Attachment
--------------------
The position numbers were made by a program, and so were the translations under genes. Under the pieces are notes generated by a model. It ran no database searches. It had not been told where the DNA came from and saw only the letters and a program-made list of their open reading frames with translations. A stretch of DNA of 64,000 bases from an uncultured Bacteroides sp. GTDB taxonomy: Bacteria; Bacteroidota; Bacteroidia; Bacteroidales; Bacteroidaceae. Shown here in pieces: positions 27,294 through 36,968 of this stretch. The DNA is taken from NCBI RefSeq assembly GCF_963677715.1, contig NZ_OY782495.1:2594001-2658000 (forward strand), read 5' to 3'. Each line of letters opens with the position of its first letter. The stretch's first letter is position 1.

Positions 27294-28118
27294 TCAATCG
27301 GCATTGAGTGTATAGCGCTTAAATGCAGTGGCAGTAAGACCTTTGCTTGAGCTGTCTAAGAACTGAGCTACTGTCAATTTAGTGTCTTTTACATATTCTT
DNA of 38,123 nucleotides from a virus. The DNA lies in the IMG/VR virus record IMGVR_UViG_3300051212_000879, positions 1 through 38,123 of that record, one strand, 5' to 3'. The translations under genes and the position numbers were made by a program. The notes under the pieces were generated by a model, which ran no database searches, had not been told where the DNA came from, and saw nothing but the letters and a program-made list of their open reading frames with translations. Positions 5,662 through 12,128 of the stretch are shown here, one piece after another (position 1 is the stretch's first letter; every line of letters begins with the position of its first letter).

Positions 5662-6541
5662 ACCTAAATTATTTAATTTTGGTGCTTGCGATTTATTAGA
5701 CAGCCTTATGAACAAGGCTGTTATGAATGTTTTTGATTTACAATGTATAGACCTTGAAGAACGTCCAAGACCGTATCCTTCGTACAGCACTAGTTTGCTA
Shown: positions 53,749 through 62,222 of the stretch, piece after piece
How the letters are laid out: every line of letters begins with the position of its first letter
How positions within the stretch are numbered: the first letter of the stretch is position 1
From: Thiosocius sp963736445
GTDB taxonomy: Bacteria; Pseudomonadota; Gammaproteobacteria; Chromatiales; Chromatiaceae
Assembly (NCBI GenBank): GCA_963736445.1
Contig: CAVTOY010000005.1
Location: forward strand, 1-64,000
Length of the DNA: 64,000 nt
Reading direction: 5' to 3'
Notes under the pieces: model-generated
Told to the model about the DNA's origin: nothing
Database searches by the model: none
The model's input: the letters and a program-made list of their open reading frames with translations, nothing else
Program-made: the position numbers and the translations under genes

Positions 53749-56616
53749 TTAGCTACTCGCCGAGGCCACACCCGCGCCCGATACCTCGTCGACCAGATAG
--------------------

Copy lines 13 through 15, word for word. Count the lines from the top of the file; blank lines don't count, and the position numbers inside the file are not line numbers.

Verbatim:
GTDB taxonomy: Bacteria; Pseudomonadota; Gammaproteobacteria; Chromatiales; Chromatiaceae
Assembly (NCBI GenBank): GCA_963736445.1
Contig: CAVTOY010000005.1